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Extracting fixed length number from a text file


 
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# 1  
Old 03-20-2017
Extracting fixed length number from a text file

Hi,

I have a text file with sample records as

Code:
CASE ID: 20170218881083  
Original presentment record for ARN  [24013935350549886999873] not found
for Re-presentment

I want to extract the 23 digit number from this file. I thought of using grep but initially couldn't extract the required number. However, after googling, I found out the usage of
Code:
 -P, --perl-regexp: Interpret PATTERN as a Perl regular expression.

and
Code:
-o, --only-matching: Show only the part of a matching line that matches PATTERN.

I did manage to extract the 23 digit number from the sample text above using grep -Po as suggested in a forum, but am confused as to what the usage is for. Can someone please explain it and suggest any other commands which do the same work.

Code:
$ echo 'Original 123 presentment record for ARN  [24013935350549886999873] not found'|grep  -Po "\d{23}"

Code:
$ uname -a
Linux 2.6.18-417.el5 #1 SMP Sat Nov 19 14:54:59 EST 2016 x86_64 x86_64 x86_64 GNU/Linux

# 2  
Old 03-20-2017
Code:
echo 'Original presentment record for ARN  [24013935350549886999873] not found' | awk -F'[][]' '/^Original presentment/ {print $(NF-1)}'

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# 3  
Old 03-20-2017
Hi that command will extract all 23 digit numbers from the text. The -o option is a GNU and BSD grep extension.

You do not need the perl extension.
Code:
grep  -Eo "[0-9]{23}" file

should work as well

The problem with this command is that it will also return part of numbers that are larger than 23 digits if present..

So it should be:
Code:
grep  -Eo '\<[0-9]{23}\>' file

An equivalent awk command would be:
Code:
awk '$1~/^[0-9]{23}$/{print $1}' RS=\[ FS=\] file


---
( grep -Eo '\<\d{23}\>' file will also work with BSD grep )
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# 4  
Old 03-20-2017
Sed alternative

Code:
sed -n 's/.*\[\([0-9]\{23\}\)\].*/\1/p' filename

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# 5  
Old 03-20-2017
@vgersh. awk -F ' ' is for defining delimiters as far as I know, what does your command mean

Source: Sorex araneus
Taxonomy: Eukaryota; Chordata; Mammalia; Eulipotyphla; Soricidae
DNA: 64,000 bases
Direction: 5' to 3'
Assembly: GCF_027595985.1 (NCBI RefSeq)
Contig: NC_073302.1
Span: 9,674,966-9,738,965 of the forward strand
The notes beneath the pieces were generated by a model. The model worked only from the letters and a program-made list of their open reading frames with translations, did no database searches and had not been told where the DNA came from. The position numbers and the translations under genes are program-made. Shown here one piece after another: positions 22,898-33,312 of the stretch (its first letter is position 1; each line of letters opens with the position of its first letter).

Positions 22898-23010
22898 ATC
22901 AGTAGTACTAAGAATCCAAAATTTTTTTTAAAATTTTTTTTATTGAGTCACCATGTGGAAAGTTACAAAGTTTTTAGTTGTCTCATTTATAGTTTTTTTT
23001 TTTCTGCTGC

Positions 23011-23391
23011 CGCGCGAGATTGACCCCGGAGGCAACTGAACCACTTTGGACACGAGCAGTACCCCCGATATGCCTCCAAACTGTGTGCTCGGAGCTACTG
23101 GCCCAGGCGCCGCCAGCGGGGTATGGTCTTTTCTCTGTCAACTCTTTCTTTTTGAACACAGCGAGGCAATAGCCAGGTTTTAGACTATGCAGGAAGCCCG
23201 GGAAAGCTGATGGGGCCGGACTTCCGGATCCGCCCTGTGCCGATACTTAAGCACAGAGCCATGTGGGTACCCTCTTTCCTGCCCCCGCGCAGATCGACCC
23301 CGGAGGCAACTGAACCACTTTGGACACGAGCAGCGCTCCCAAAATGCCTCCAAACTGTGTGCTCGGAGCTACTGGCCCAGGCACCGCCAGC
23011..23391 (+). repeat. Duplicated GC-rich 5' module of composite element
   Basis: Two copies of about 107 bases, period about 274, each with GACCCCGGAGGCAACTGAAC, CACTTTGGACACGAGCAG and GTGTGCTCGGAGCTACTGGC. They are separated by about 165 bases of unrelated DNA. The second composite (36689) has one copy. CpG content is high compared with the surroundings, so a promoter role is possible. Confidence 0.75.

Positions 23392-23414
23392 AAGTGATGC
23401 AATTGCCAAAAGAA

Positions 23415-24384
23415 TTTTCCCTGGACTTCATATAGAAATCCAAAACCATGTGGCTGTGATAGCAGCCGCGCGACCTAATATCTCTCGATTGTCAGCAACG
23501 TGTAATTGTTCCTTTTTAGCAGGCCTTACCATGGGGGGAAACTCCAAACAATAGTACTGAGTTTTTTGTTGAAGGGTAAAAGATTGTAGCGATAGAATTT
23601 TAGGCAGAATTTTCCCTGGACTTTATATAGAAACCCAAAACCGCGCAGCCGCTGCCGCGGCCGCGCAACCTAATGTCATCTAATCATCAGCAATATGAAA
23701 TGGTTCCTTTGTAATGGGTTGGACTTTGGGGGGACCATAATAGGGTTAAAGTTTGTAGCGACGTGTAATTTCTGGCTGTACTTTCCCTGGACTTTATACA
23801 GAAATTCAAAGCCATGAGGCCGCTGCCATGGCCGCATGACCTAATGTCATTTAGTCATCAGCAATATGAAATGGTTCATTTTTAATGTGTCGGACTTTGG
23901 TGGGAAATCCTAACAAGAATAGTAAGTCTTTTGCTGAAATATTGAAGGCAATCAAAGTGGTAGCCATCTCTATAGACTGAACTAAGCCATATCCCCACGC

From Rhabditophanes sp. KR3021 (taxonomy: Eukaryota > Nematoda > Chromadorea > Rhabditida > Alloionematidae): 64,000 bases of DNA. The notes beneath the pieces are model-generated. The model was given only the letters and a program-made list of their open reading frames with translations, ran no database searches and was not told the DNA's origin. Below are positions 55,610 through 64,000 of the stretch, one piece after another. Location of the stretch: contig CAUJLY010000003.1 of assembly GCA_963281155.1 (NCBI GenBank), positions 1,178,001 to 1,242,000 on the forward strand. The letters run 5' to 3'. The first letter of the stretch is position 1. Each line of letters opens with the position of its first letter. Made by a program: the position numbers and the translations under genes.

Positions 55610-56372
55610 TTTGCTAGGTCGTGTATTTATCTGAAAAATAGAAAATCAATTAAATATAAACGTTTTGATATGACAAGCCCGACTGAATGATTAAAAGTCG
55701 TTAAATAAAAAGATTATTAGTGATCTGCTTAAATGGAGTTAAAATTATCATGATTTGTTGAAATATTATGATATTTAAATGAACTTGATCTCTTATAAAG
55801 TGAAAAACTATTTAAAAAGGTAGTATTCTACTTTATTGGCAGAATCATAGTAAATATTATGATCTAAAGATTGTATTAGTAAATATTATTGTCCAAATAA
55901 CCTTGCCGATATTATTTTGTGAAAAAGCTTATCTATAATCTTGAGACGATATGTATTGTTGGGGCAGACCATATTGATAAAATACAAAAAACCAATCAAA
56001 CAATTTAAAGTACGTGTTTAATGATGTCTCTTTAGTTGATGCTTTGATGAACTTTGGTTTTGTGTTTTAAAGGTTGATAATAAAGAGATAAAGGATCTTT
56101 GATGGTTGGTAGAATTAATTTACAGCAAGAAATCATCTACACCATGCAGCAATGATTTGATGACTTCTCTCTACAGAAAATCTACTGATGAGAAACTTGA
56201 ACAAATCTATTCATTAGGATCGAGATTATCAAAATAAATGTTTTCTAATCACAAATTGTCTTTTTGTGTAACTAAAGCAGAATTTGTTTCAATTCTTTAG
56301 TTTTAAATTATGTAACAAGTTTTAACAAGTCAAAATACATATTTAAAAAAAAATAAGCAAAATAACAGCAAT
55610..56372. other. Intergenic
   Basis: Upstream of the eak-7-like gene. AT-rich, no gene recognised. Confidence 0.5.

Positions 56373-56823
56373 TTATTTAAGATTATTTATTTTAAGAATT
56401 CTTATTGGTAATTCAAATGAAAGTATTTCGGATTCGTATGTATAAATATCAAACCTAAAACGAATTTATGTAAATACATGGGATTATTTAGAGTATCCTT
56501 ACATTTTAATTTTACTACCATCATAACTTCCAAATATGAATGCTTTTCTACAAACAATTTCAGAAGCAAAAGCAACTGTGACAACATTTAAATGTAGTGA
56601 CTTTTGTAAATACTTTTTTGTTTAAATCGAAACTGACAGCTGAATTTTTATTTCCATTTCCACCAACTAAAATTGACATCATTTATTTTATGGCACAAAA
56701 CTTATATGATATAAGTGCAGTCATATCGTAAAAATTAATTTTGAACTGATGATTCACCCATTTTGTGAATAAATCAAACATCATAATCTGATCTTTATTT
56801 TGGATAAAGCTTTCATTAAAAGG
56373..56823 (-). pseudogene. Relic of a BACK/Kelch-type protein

Code:
awk -F'[][]'

. The next part is the start of the string I got that and I think $NF would be number of fields, but why are you subtracting 1 from it and then printing that out.

@Scrutinizer: true my command did print out numbers more than 23 in length.


Code:
grep  -Eo '\<[0-9]{23}\>' file

the above command should work perfect as square brackets wont be in delimiters always so the awk command wont work in all occasions.

I am kinda confused as to why we are using single quotes in a grep expression. Cos I was reading the other day that single quotes remove any meaning from the special characters. Shouldn't we use double quotes?

Also the fact the you have used <,>. Are they working as a block to extract only 23 digits numbers/characters?

---------- Post updated at 04:33 PM ---------- Previous update was at 04:25 PM ----------

@andy391791

I tweaked your command a bit cos the square brackets may or may not be present in future texts for finding the 23 digit number. The tweak seems to be working fine

Code:
$ echo 'Original presentment record for ARN  24013935350549886999873 not found'|sed -n 's/.*\([0-9]\{23\}\).*/\1/p'
24013935350549886999873
[dsiddiqui@lxserv01 scripts]$ echo 'Original presentment record for ARN  [24013935350549886999873] not found'|sed -n 's/.*\([0-9]\{23\}\).*/\1/p'
24013935350549886999873

but when I increase the length of the 23 digit number and run the command, it just extracts 23 numbered digits from the complete numeric strings and pastes it, which is not the case that I want. I just want to print 23 digits only if present
# 6  
Old 03-20-2017
Quote:
Originally Posted by dsid
@vgersh. awk -F ' ' is for defining delimiters as far as I know, what does your command mean
Code:
awk -F'[][]'

. The next part is the start of the string I got that and I think $NF would be number of fields, but why are you subtracting 1 from it and then printing that out.
-F defines field delimiters. In this particular case the field delimiters are [] as the 23-digit long string is surrounded by [].
We subtract 1 from $NF because the LAST field is following the ]. The field next to last is your 23-digit long string.
This User Gave Thanks to vgersh99 For This Post:
# 7  
Old 03-20-2017
Quote:
Originally Posted by dsid
[..]

@Scrutinizer: true my command did print out numbers more than 23 in length.


Code:
grep  -Eo '\<[0-9]{23}\>' file

the above command should work perfect as square brackets wont be in delimiters always so the awk command wont work in all occasions.

I am kinda confused as to why we are using single quotes in a grep expression. Cos I was reading the other day that single quotes remove any meaning from the special characters. Shouldn't we use double quotes?

Also the fact the you have used <,>. Are they working as a block to extract only 23 digits numbers/characters?
[..]
Hi dsid

The single quotes are better at protecting the regular expression from the shell, than double quotes, so that is why I prefer to use them. When you read that they remove any meaning from the special characters, they meant shell special characters, not regex special characters ...

\< and \> are word boundary operators and match the empty string at the beginning/end of a word respectively..

So if the 23 digits are enclosed by anything other than word characters ( [0-9A-Za-z_], or more precisely: [[:alnum:]_] , including the start or end of a line) then it will match the 23 digits.

Last edited by Scrutinizer; 03-20-2017 at 02:08 PM..
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